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WORDS THAT BUILD: Making Your Client's Contradictions Productive

Tip #9: Work with your clients' contradictions to discover possible solutions.

By Norman Weinstein
December 2, 2008

Editor’s note: This is the ninth in an exclusive series by Norman Weinstein focusing on the overlooked foundation of architecture: oral and written communication.


Do contradictory desires define a “bad client?” Anecdotes about clients who waffle over the minutest details with their architects comprise an enormous body of occupational folklore. And not without reason. After all, clients who loudly and erratically hold contradictory objectives are costly to any professional’s practice, psychologically as well as financially. What can be done, particularly if the luxury of disengaging with an oxymoronic client isn’t financially realistic?


Because academic architectural education is so often design-driven, novice architects can fall into the trap of viewing a contradictory client as simply another form of a design problem awaiting an ingenious solution. Clients are never problems at base. You would have no livelihood without them – so the next step might involve ratiocination like “Clients are never problems – but their difficulty in articulating what they want from me is often problematic. I will listen to their contradictory desires and demonstrate rationally a design that meets some or many of their desires.”


This communications approach puts a premium on client rationality – an iffy presumption even in a healthy economic climate. An alternative approach is to enthusiastically encourage, through your conversation and writing, a full spectrum of contradictory client or committee desires. This is Frank Gehry’s way as explained in a recent book authored by Esther de Costa Meyer, Frank Gehry: On Line:


Departing from the norm, Gehry makes use of the client’s life and wealth of experiences to prod his own imagination into uncharted territory. This modus operandi gives the architect a broader playing field and helps shape the genesis and development and development of the drawing. “So instead of a house being one thing, it’s ten things. It allows the client more involvement, because you can say, ‘Well, I’ve got ten images now that are going to compose your house.’”


By encouraging a profusion of client desires, which naturally include contradictory ones – “sustainable” art museums built with unsustainable budgets, McMansions off-the-grid, etc. – the architect has more client data to consider during the design process. Rather than seeking to reduce a quagmire of apparent client contradictions into bite-sized challenges, the contradictions can inspire more refined and original designs.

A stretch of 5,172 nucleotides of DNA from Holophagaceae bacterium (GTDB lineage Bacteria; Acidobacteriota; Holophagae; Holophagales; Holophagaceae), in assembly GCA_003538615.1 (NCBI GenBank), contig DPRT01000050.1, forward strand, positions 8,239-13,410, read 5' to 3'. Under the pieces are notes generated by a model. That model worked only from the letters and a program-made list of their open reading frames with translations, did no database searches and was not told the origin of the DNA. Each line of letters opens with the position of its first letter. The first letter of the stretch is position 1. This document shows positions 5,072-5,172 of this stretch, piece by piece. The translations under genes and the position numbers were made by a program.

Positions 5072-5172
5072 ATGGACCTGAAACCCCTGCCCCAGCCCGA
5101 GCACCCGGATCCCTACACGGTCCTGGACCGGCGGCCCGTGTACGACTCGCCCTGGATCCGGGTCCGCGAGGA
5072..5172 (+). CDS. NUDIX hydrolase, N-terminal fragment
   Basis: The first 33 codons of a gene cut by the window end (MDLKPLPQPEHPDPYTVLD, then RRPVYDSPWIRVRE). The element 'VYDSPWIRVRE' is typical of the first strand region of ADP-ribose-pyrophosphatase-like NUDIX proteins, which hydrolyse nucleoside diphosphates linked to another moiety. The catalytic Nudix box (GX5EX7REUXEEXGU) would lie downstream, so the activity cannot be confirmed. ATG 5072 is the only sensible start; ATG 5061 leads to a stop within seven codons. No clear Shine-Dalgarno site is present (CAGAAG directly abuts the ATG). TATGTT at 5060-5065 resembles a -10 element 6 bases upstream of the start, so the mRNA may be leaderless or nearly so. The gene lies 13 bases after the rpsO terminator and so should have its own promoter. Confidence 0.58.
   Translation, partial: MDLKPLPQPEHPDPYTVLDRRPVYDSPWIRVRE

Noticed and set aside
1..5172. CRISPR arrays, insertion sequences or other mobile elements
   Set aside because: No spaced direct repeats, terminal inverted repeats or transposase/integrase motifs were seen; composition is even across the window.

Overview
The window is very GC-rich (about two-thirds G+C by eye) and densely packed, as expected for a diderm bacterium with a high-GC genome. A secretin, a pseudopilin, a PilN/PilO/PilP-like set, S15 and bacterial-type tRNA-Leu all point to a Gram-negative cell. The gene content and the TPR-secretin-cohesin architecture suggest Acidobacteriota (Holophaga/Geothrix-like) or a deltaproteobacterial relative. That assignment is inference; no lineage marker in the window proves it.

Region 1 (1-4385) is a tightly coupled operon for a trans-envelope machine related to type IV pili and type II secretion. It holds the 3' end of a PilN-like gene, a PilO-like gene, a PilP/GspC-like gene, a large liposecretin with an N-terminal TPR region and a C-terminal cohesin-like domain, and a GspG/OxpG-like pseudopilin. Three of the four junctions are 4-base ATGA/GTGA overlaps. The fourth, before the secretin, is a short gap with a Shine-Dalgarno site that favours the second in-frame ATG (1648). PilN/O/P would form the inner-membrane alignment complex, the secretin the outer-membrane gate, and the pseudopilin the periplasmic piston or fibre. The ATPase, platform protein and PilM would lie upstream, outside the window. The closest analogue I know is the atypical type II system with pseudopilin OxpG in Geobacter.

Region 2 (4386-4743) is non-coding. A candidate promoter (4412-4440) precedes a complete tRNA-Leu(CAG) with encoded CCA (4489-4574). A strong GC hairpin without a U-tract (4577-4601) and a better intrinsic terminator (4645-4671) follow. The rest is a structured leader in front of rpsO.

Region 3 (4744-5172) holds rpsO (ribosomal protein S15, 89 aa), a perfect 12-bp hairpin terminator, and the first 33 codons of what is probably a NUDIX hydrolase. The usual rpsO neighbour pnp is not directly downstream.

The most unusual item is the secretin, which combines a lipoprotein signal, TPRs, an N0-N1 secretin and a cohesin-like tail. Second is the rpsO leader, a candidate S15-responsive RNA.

Fine for a Frank Gehry, you might ruefully reply. But wait. Even with your more mundane clients, budgets, and programs, you can still successfully communicate with your vacillating clients. All contradictory expressions from clients can be considered as disconnects. A lovely definition of an architect’s profession is offered in a startling new book by Irena Bauman, How to be a Happy Architect: Bauman Lyons Architects. A happy architect, in their view, is one in the business of creatively stitching together disconnects between client and architect, between architect and community, between the profession and all other professions. They are not so Pollyannaish to claim all disconnects are solvable. But such a perspective opens architecture into a daily adventure in moving through seemingly impossible contradictions to establish a common ground.


Lurking within annoying self-canceling insistences from clients might be the lineaments of your next design. On the left-hand side of a legal pad, write all client contradictions as a vertical column – a column of provocative, mixed blessings. Which contradictory desires can be realistically stitched together within the constraints of budget and schedule? Create a column on the right of the same page evoking the opportunity some contradictions offer. Start sketching and writing possible ways to stitch together disconnects. Listen while you work to a recording of Billie Holiday singing: “The difficult I’ll do right now, the impossible after awhile.”



Norman Weinstein writes about architecture and design for The Christian Science Monitor and other publications. He teaches communication skills to architects and can be reached at


See also:


WORDS THAT BUILD: Initiate Conversations with Designs that Engage Your Clients
Tip #8: Write dialogues engaging materials and processes with clients.


WORDS THAT BUILD: Creating a Site Analysis That's Out of Sight
Tip #7: Write a site analysis using words referring to senses beyond sight.


WORDS THAT BUILD: Learning How to Persuade Through Learning Variations on a Theme
Tip #6: Master a communications tool that generates copious variations on your theme.


WORDS THAT BUILD: Respecting Key Words as Materials for Building Durable Structures
Tip #5: Recognize the key vocabulary shaping your professional practice and share those keywords with your clients.


WORDS THAT BUILD: Steering Your Client in the Appropriate Direction
Tip #4: See your writing as a navigational aid so your design intent clearly comes through to your client.


WORDS THAT BUILD: Playing with the Flow of Communication
Tip #3: Use language that playfully enhances the flow of design intentions between you and your client.


WORDS THAT BUILD: Clarifying Presentations to Clients through Rhythmic Emphasis
Tip #2: Use rhythmic accents to create a persuasive story to your client.


WORDS THAT BUILD: Coping with chaotic communication challenges
Tip #1: Learn to enjoy communicating with your client.

(click on pictures to enlarge)


© 2008